Comments: Migration benefits the economy – so stop the hypocrisy

DISCLAIMER: All opinions in this column reflect the views of the author(s), not of EURACTIV Media network.

The backlash against migration makes no sense, two commentators from opposite sides of the political spectrum in British newspapers argue. 

“It has always been tempting to scapegoat ‘the other’ when […] economic difficulties come round,” writes Brendan Barber, the general secretary of the UK Trades Union Congress, in a comment  for the Guardian, but “undercutting, exploitation and unemployment are not caused by eastern Europeans, nor are these things a necessary part of a sustainable economic future.” 

Barber argues that there is very little, in fact, that any government in the EU can do about workers’ migration. He cites the German example, where workers which were not allowed to immigrate as employees nevertheless arrived in masses, working on a self-employed basis. Financial Times columnist Gideon Rachman adds: “All EU citizens are still free to enter another EU country as tourists – and then to find their way into the underground labour market.”

“The biggest myth,” Barber writes, “is that migrant workers are causing unemployment. Those parts of the country that are seeing job losses are not those where migrant workers are most prevalent. They will go where there are job vacancies, not dole queues.” Barber criticises what he calls the “lump of labour fallacy”, namely “the idea that there is a set amount of work to go round, and that if you increase the number of workers, unemployment must go up and wages must come down”.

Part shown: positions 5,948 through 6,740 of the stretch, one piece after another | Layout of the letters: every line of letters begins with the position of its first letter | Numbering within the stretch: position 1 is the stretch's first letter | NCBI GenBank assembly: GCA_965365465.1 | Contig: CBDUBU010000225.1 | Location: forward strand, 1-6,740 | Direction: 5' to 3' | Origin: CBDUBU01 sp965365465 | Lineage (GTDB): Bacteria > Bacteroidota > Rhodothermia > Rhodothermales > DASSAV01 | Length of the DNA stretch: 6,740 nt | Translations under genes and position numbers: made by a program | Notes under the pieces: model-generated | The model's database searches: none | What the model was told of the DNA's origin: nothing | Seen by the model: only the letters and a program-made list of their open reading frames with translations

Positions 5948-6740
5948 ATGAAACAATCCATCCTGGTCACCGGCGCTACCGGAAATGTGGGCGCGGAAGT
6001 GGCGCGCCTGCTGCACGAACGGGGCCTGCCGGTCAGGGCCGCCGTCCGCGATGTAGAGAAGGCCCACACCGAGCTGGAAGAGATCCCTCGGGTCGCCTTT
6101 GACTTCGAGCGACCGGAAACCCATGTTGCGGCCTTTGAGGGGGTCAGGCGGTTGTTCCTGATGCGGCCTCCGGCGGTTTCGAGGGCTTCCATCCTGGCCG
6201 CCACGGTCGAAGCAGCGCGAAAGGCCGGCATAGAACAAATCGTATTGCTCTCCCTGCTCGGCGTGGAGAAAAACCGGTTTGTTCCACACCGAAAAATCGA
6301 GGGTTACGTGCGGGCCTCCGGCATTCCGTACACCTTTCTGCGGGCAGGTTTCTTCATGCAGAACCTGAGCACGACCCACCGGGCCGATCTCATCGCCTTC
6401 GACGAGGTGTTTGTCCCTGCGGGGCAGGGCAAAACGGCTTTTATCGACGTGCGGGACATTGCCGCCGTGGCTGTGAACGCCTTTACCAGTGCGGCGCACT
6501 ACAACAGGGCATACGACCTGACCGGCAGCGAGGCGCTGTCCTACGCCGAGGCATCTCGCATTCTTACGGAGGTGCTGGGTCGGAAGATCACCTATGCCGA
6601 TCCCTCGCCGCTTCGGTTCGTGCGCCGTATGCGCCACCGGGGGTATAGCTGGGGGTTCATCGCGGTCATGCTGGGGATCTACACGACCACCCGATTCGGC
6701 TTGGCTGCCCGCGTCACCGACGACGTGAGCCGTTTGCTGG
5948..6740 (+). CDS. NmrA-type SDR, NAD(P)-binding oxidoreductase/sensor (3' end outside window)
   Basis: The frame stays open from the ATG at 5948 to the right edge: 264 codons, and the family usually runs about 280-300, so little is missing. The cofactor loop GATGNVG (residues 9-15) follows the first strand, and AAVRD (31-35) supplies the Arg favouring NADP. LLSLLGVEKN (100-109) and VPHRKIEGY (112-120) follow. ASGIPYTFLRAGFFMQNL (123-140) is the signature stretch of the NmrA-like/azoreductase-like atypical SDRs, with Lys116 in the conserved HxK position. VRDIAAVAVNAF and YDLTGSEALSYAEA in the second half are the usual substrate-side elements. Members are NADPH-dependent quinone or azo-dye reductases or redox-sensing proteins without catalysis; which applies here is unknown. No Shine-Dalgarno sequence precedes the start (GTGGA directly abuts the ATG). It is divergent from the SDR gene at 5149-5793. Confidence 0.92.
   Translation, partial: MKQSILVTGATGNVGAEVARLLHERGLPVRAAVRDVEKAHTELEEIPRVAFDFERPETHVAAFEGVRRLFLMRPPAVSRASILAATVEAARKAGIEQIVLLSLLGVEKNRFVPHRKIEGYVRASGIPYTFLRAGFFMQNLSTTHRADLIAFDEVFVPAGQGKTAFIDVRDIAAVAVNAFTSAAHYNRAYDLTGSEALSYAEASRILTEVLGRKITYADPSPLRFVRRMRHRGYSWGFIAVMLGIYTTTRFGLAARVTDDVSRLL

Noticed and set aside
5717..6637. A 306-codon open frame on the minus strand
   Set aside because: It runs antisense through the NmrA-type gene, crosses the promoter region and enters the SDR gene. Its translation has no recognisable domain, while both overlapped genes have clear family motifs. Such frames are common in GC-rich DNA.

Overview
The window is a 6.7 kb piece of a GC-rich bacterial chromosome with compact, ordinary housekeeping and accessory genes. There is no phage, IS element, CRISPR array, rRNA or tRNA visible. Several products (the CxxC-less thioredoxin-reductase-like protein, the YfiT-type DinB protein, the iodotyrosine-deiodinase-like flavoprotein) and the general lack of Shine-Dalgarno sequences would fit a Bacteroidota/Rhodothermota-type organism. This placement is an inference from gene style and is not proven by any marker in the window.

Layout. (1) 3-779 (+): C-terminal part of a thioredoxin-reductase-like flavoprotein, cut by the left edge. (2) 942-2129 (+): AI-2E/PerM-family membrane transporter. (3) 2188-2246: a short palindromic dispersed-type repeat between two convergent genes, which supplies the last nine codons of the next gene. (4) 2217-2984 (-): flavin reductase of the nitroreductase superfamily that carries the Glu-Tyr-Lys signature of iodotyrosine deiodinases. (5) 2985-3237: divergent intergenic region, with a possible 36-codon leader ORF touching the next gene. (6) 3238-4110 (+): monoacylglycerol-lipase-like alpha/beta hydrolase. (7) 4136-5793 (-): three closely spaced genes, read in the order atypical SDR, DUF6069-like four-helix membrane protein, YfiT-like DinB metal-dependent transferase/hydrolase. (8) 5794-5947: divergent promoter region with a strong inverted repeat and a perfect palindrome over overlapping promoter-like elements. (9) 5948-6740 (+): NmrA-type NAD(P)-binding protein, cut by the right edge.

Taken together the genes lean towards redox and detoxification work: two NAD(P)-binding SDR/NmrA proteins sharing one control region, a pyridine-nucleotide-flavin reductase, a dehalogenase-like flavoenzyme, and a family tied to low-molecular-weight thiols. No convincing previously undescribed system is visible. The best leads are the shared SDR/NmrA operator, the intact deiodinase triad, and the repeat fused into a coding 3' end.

“The reality is,” writes Rachman, “that the rich world has a huge appetite for cheaper, lower-skilled labour in industries such as hotels, catering and agriculture. It is simply hypocrisy to say that all the people coming across the Rio Grande or the Mediterranean are unwanted immigrants. Somebody wants them or they would not be coming.”

Barber comments: “Our best response is not to yield to ‘little England’, but recognise that the best way of avoiding a rush to the bottom is to fully embrace Europe; and that means accepting the free movement of labour as well as capital and goods.” To which Rachman can adhere: “The correct response to all this is not to continue hypocritically demanding a crackdown on illegal immigration. It is to create more avenues for legal immigration for workers of all types.”

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